The first recycled plastic bridge to be used on North Yorkshire’s vast public rights of way network has been installed to provide a long-lasting alternative to traditional crossings.
The decision to introduce a more environmentally-friendly replacement for Swinney Beck Bridge, near Masham, is part of a growing trend nationally to introduce the plastic crossings.
Despite the departure from the use of traditional materials, North Yorkshire County Council’s executive member for highways and transportation, Cllr Keane Duncan, stressed that the new bridge fits in well with its surroundings.
Long-term maintenance costs are a huge consideration when installing new bridges on our public rights of way network. This is why we have taken the opportunity to introduce a recycled plastic alternative which is becoming popular in other parts of the country.
It’s very exciting to see that plastic waste can be used in construction. The appearance of Swinney Beck Bridge is in-keeping with the area and the previous structure – the only difference is the increased lifespan and environmental credentials.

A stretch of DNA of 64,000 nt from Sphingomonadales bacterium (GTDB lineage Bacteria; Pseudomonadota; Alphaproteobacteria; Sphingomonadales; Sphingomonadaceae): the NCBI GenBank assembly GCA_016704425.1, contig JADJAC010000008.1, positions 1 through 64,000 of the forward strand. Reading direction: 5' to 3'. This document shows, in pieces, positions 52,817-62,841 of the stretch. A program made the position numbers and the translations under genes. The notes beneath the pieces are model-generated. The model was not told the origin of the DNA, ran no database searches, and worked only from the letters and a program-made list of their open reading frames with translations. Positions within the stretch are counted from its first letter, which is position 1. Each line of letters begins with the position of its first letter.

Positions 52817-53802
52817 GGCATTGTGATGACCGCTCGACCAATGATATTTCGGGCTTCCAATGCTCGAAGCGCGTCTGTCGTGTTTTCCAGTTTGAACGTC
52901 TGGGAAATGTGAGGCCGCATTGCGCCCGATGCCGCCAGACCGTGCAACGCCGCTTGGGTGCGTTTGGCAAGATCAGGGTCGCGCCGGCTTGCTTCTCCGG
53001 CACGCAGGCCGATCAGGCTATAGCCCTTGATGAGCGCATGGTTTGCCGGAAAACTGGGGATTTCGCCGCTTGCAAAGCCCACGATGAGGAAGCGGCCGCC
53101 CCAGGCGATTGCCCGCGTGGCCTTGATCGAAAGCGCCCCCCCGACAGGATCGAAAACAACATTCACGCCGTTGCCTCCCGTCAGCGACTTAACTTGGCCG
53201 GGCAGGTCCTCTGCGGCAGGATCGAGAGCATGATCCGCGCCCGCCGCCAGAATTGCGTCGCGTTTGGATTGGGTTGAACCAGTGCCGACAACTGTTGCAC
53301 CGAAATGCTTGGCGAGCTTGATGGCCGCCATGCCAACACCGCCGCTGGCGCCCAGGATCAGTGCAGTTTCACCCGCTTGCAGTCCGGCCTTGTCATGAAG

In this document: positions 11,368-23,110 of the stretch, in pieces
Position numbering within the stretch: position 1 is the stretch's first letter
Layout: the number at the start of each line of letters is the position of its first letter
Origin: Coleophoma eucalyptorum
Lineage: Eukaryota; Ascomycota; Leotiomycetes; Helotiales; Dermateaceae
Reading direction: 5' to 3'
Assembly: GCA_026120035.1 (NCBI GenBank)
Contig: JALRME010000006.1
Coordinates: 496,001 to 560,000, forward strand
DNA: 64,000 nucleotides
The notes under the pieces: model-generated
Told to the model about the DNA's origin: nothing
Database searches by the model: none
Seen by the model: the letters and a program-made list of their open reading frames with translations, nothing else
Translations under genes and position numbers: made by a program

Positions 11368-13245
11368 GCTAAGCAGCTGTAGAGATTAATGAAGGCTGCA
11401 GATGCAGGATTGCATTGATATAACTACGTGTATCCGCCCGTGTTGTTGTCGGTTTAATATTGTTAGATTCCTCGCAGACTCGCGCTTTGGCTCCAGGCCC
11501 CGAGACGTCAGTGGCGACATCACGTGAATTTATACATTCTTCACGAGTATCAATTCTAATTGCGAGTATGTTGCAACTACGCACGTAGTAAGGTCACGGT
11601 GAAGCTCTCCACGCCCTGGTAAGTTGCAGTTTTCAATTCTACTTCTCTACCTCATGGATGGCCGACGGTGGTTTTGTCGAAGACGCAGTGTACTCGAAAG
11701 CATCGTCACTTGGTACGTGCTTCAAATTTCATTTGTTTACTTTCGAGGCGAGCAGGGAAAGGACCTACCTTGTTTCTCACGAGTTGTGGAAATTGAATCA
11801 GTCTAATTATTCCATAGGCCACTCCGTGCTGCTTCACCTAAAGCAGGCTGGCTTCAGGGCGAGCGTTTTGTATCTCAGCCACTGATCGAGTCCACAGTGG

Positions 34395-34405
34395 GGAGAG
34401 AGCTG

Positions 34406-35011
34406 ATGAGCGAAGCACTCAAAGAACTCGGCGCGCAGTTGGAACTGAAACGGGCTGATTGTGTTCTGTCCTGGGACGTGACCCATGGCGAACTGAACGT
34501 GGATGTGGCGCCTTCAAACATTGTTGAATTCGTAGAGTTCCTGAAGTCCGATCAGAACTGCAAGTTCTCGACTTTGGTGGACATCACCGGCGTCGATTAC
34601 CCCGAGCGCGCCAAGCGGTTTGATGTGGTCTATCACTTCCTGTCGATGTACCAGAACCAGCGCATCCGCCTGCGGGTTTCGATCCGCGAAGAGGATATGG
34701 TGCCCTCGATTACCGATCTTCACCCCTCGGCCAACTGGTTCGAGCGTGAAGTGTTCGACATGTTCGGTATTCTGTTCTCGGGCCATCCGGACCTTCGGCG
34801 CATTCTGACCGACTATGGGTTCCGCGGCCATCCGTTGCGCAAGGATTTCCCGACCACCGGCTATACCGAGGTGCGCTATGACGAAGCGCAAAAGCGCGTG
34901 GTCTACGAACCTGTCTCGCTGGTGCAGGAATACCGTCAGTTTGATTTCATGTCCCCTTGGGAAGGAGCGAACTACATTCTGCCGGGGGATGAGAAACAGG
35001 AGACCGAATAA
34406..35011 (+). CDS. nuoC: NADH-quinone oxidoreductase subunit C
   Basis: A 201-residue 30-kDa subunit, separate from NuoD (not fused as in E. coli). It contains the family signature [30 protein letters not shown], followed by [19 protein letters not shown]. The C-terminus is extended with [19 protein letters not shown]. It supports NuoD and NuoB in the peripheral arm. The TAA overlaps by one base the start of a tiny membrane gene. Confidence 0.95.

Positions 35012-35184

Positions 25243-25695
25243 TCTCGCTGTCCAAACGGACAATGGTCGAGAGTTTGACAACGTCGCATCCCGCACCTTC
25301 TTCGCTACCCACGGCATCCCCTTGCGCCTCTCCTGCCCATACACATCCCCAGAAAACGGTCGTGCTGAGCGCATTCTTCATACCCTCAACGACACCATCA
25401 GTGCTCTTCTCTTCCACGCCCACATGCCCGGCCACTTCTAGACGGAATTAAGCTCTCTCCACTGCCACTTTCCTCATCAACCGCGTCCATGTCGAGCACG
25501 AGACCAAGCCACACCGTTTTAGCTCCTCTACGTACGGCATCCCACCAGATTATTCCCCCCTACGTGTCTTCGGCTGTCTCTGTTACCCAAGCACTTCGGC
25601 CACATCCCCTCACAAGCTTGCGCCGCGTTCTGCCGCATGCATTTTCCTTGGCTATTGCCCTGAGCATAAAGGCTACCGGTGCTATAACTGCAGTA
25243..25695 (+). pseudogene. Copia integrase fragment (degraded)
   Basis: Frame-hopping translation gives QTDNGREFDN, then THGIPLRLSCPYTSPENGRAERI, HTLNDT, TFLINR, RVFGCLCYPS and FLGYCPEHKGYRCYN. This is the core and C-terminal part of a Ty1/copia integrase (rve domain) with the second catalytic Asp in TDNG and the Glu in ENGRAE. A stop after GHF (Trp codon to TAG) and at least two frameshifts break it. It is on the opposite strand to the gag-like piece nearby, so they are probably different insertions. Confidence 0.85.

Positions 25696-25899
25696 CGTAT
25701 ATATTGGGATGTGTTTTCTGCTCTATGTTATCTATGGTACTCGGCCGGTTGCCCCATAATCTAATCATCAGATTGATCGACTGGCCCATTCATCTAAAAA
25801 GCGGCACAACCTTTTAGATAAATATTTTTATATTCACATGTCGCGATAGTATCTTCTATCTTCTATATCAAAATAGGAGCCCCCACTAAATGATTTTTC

The poor condition of Swinney Beck Bridge, between the villages of Ellingstring and Healey, was first raised by Ellingstring resident Richard King following storms in 2020.
Villagers and our many holidaying visitors love to walk on the local footpaths as a perfect escape from the stresses of normal life, enjoying the wildlife and the fabulous views we get being high up on the side of Wensleydale.
In November 2020 I was crossing the old Swinney Beck Bridge on one of my daily outings and I saw that the bridge had collapsed and was partially submerged, and therefore dangerous to use.
I reported it to the county council and they have replaced it with a handsome, practical and safe new crossing, which should last for many years, and has the added benefit of being made from recycled materials.
This will allow walkers to enjoy many more years of access to a quiet and tranquil corner of our beautiful landscape.
North Yorkshire County Council’s public rights of way team took the decision to trial a new structure made from recycled plastic when they were faced with replacing Swinney Beck Bridge.
The material will last longer than a traditional timber frame, and does not corrode or rust, or require painting or maintenance.
Cllr Margaret Atkinson, who represents the Masham and Fountains division on North Yorkshire County Council, said:
This route is well-used by local residents and walking groups who raised its poor condition and have welcomed the replacement.
The recycled plastic bridge is a pioneering addition to North Yorkshire’s public rights of way network. I hope it proves a success and more are considered elsewhere in the county.
There are 10,000 kilometres (6,200 miles) of public rights of way in North Yorkshire, which is England’s largest county.